- It reduces the number of traditional navigation elements that are necessary (i.e. fewer buttons help to avoid a cluttered interface).
- It gives users a faster route to the information they want.
- More screen space is available for information.
USA Today [iTunes link]
USA Today takes a slightly different approach to layering the interface in its “Pictures” section: it uses sliding panels to display blocks of information. While the interface may look cluttered at the first glance, one can easily get around it. The interesting part is that within each panel you can slide thumbnails left and right to view more images.
myPantone [iTunes link]
Would we expect any less from Pantone? The color picker shown above is a layered interface that lets you pick from a range of colors, sort and scroll as well as open and close detail screens, all without too driving you crazy.
6. Icons For The List View
Icons aren’t just for springboard-loving folks. On small screens, icons can give a huge boost to an application’s usability and navigation. Let’s now take a look at some examples of applications that use icons to their advantage.
iStudiez (iTunes Link)
This application uses various educational metaphors as icons to clearly communicate the purpose of the application. Excellent visual cues tell the student what’s happening today at a glance.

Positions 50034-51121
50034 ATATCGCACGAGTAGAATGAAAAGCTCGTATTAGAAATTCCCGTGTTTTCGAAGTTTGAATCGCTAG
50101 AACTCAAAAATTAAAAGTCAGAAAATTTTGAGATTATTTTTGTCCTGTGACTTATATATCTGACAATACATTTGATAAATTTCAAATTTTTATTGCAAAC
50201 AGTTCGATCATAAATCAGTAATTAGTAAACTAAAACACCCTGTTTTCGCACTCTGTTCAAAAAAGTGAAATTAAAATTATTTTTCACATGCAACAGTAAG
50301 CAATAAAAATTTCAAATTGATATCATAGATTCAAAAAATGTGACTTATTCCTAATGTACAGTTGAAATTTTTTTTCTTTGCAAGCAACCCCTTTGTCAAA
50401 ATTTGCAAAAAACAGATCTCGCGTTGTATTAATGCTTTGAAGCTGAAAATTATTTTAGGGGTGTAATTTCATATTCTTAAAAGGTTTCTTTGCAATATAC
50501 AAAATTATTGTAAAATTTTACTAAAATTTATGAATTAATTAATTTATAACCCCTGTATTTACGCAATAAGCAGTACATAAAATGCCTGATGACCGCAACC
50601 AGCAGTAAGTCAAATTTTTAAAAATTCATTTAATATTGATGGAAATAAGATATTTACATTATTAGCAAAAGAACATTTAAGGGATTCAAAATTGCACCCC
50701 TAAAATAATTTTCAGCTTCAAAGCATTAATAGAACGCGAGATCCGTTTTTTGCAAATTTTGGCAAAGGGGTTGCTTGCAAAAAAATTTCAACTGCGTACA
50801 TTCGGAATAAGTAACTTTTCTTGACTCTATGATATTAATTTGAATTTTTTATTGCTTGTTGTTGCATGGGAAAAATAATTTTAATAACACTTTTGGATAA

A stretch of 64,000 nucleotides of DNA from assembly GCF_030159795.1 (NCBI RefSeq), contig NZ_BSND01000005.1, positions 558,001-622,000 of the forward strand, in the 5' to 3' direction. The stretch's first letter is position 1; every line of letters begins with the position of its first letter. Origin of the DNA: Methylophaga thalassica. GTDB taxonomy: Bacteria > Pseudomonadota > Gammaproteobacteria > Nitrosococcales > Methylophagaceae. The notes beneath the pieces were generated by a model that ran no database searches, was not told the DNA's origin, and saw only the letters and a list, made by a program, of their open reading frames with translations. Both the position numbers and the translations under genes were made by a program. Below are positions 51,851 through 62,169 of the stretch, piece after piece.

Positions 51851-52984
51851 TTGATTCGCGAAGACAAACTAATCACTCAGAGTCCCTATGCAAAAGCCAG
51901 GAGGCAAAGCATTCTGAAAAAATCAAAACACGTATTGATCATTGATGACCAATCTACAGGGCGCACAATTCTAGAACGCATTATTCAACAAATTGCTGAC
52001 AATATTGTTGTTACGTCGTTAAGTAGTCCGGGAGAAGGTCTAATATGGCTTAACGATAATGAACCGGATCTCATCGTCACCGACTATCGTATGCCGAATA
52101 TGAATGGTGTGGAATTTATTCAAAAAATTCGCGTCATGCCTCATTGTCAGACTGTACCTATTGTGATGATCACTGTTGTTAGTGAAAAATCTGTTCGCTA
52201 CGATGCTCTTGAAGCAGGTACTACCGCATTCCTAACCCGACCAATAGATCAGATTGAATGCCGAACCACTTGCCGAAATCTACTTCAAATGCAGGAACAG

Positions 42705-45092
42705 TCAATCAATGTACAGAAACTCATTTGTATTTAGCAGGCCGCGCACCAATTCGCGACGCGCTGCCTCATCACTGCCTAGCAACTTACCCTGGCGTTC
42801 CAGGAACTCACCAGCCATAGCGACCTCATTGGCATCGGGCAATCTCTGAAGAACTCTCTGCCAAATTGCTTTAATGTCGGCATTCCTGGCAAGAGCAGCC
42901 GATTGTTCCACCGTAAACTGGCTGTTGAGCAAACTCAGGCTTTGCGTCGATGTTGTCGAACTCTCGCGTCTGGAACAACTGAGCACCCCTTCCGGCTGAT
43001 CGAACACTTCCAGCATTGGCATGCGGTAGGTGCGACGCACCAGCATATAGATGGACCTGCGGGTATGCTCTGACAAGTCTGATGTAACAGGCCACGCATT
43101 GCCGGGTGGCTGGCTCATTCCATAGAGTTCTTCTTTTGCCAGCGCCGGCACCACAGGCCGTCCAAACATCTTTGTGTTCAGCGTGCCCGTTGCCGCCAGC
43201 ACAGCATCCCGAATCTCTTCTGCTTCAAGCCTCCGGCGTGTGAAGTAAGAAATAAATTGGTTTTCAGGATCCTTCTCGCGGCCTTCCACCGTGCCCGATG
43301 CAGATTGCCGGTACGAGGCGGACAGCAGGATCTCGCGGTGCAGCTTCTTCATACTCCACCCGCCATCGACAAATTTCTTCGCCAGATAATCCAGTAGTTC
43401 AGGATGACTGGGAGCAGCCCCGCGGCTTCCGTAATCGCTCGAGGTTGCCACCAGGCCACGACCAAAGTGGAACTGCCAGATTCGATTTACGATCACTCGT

New York Times
Isn’t it great when applications just let you do whatever you want to do? For an app with as much information as the New York Times’, users are bound to have their favorite sections. Well, guess what? The New York Times cares: it lets you customize the tab bar’s navigation to include only your favorite sections of the paper. Drag an icon down the tab bar and you are set. The downside of the design is, of course, its lack of visual appeal.
Filemaker [iTunes link]
Here is another example of beautiful icons that aren’t obscure or confusing. Designers should never use icons just for the sake of having icons. As designers, we want icons that illustrate what users are actually going to get when they choose a particular path. Nicely done, Filemaker.
7. Illustrations in use
Applications that rely on graphics not found in the standard user interfaces are increasing in popularity, as developers try to set their apps apart from the crowd. Sometimes it works, but often it doesn’t. The more unconventional a design is, the more likely it is to have usability problems. Please always conduct usability testing before releasing a product with a “creative” user interface.
SugarSync [iTunes link]
This interface could have easily followed the traditional list-view route. Instead, the designers played with the concept of “connectivity” to create a visual treatment that communicates the purpose of the app. It is unusual and requires some time to get used to.
8. Using Gestures
Classic linear navigation may look boring: a button that links to other buttons, which leads you to a list of something, which leads you to such-and-such an interaction. Not really spectacular. The possibilities for creative interaction in utility apps are huge and largely untapped (no pun intended).
Something is missing?
We missed some common design approach or trend? Please let us know in the comments to this post!